Canada’s biggest pension fund manager Canada Pension Plan Investment Board (CPPIB) could put substantial chunk of its funds earmarked for emerging markets in India, China and Brazil in the next five years.
CPPIB plans to put 33 per cent of its funds in emerging markets by 2025. India, China, and Brazil are big emerging markets for the fund manager, said Mark Machin, president and chief executive officer at CPPIB.
Currently, 2.5 per cent of its total assets ($10.6 billion) are in the country. It has total fund assets of $410 billion and plans to take it to $545 billion by 2025. About 23 per cent of its assets are in Asia.
CPPIB, which started investing in the country in 2009, has invested in Kotak Mahindra Bank, L&T Infrastructure Development Projects, online education firm Byju’s, energy company ReNew Power, logistics firm Delhivery, among others. It has set up joint ventures (JVs) with The Phoenix Mills and IndoSpace.
On the Andhra Pradesh government’s move to scrap power purchase agreements of the previous government and how it will impact global investors’ plans, Machin said the sanctity of contracts and the certainty of taxation are important for investors.
“The government has the right to review… We have to figure out the risks and compensate for those risks,” said Machin.
Suyi Kim, senior managing director and head of Asia Pacific, said private equity in the country has grown over the years. “When we started investing, there were very few $100-million deals, but now many such deals are happening in the market,” she said.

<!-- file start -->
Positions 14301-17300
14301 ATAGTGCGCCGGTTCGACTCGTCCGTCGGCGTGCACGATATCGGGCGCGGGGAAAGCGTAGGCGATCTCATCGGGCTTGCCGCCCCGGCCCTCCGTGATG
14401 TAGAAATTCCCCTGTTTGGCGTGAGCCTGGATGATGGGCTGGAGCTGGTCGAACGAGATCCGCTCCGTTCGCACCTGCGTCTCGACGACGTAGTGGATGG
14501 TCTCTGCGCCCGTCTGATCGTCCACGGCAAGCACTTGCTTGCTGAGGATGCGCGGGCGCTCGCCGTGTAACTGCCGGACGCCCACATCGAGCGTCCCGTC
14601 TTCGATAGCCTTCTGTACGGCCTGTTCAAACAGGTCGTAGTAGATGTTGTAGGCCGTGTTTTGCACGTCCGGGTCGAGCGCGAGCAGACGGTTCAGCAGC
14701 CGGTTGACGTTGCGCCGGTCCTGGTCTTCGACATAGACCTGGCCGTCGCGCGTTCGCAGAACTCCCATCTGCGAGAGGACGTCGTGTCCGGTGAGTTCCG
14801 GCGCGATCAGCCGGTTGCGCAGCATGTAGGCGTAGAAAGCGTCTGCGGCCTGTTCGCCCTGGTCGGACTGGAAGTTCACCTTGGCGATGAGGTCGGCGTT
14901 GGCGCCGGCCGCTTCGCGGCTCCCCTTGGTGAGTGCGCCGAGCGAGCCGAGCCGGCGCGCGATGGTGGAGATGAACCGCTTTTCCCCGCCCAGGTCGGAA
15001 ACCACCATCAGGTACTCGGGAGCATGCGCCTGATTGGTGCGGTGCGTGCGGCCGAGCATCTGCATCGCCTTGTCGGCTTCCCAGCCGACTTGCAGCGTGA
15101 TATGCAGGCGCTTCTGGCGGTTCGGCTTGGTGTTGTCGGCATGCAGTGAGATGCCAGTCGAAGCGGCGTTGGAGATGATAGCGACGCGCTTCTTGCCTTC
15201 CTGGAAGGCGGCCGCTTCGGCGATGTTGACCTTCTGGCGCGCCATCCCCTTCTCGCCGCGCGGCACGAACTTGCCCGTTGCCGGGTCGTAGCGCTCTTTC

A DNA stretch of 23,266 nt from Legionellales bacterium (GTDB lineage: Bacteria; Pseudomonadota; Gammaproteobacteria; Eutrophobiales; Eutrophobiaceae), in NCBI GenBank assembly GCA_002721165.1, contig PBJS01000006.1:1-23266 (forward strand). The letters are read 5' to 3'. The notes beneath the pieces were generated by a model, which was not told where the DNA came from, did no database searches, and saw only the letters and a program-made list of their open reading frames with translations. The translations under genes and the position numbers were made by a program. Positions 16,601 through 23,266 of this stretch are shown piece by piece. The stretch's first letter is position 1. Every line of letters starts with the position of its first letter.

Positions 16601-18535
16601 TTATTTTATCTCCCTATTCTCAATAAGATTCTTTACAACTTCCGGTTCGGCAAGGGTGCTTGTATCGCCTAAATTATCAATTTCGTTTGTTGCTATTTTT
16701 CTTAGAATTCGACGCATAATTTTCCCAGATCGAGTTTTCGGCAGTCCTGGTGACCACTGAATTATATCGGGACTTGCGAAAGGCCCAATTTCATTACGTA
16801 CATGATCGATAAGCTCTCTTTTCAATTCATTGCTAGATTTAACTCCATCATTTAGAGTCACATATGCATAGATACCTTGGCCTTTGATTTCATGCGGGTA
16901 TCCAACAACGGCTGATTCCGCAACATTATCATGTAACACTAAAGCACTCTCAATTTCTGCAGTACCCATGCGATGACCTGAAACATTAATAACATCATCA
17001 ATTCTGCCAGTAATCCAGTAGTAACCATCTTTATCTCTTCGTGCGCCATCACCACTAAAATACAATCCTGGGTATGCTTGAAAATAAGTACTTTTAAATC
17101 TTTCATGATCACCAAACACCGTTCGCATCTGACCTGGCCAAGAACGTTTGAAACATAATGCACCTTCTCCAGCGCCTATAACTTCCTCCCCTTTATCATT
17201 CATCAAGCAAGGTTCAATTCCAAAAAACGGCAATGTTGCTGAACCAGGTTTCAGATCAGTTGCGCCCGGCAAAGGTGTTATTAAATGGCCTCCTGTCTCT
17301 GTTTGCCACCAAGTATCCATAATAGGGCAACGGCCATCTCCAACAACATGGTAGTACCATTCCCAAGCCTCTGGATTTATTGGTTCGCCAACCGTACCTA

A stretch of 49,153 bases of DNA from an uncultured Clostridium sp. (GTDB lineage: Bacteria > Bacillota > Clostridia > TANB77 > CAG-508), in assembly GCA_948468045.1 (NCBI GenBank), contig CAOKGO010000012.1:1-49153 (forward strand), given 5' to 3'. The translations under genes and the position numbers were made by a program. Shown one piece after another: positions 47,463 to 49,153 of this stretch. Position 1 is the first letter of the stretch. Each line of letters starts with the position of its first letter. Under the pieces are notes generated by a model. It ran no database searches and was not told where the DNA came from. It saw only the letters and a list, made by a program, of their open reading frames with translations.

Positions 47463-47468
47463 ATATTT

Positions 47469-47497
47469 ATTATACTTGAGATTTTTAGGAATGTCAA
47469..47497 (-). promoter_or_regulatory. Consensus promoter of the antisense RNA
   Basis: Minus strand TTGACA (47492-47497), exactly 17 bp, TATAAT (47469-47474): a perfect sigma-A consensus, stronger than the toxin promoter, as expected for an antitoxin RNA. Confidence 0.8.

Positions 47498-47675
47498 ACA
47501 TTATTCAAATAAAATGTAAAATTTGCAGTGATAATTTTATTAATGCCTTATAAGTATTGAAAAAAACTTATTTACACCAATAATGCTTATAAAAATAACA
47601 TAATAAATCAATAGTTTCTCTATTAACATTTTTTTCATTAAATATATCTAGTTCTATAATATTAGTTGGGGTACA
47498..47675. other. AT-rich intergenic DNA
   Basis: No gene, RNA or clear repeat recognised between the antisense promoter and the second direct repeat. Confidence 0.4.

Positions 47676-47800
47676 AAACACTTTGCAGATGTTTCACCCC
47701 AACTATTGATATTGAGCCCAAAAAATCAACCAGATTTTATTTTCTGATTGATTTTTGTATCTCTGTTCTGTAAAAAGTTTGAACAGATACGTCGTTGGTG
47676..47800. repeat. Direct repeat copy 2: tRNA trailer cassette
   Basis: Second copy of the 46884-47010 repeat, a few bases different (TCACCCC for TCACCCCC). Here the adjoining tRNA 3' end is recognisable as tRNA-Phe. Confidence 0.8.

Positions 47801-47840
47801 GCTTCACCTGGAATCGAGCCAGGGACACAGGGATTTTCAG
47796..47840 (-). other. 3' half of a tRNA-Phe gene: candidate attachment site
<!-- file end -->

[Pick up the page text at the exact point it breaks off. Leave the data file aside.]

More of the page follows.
“There are a lot of opportunities here and huge investments are needed. We continue to put more in existing partners and find newer ones,” said Kim.
Vikram Gandhi, senior advisor to CPPIB, said the fund manager is working on entering private debt market in the country and it will invest in stressed assets as part of that.
On exit opportunities, Gandhi said: “We are happy with our portfolio. We have not seen anything bad happening for us to exit those investments or any situation where there is overvaluation of our assets for us to exit,” he clarified.
There is a lot of consolidation in the industry and they are working on tapping into the opportunity, said Gandhi.
Gandhi said the fund manager is also in talks with multiple firms to form partnerships to invest in rent-yielding commercial properties after the JV with Shapoorji Pallonji ended.
Machin said the fund manager has stayed away from residential real estate, as it cannot hold the residential assets for the long term like office or retail properties.